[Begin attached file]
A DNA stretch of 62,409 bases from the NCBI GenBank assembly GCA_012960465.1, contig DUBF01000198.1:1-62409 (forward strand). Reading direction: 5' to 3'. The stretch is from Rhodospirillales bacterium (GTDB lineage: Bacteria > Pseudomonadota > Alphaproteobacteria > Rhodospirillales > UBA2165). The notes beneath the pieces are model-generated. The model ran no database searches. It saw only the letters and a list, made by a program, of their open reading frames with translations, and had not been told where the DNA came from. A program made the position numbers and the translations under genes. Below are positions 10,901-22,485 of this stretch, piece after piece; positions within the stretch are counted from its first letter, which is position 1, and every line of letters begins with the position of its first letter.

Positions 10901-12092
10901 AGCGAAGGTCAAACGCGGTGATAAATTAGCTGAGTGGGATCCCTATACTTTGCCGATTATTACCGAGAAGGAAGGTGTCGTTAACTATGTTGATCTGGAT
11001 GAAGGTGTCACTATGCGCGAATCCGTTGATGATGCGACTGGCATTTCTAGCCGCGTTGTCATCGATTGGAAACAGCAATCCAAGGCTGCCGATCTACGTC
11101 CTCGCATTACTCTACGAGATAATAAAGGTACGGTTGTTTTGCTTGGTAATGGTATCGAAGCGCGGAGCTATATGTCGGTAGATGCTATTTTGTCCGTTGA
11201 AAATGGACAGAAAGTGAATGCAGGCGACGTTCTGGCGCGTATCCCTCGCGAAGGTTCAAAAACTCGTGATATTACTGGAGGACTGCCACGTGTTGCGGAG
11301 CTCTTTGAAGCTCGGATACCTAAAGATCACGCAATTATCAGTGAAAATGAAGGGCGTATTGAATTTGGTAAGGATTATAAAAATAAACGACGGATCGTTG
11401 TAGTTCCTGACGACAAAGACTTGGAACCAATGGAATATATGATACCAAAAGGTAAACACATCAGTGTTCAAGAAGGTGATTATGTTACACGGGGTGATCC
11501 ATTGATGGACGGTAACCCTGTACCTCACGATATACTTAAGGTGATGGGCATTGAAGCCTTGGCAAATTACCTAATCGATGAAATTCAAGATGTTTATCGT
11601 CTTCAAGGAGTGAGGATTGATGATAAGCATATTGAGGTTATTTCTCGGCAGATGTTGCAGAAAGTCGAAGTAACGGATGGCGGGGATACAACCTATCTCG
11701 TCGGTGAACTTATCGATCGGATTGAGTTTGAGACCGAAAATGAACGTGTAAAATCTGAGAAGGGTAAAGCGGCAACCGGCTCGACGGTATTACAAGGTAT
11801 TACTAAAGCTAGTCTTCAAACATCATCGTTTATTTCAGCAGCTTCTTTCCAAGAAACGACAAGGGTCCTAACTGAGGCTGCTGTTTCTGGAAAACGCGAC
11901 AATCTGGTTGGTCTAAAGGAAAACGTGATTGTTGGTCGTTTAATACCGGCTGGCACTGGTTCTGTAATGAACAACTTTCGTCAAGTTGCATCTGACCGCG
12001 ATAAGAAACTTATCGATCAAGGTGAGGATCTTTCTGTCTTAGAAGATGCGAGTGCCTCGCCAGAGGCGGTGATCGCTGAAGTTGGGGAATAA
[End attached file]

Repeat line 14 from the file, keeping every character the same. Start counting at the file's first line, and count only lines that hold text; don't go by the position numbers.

12001 ATAAGAAACTTATCGATCAAGGTGAGGATCTTTCTGTCTTAGAAGATGCGAGTGCCTCGCCAGAGGCGGTGATCGCTGAAGTTGGGGAATAA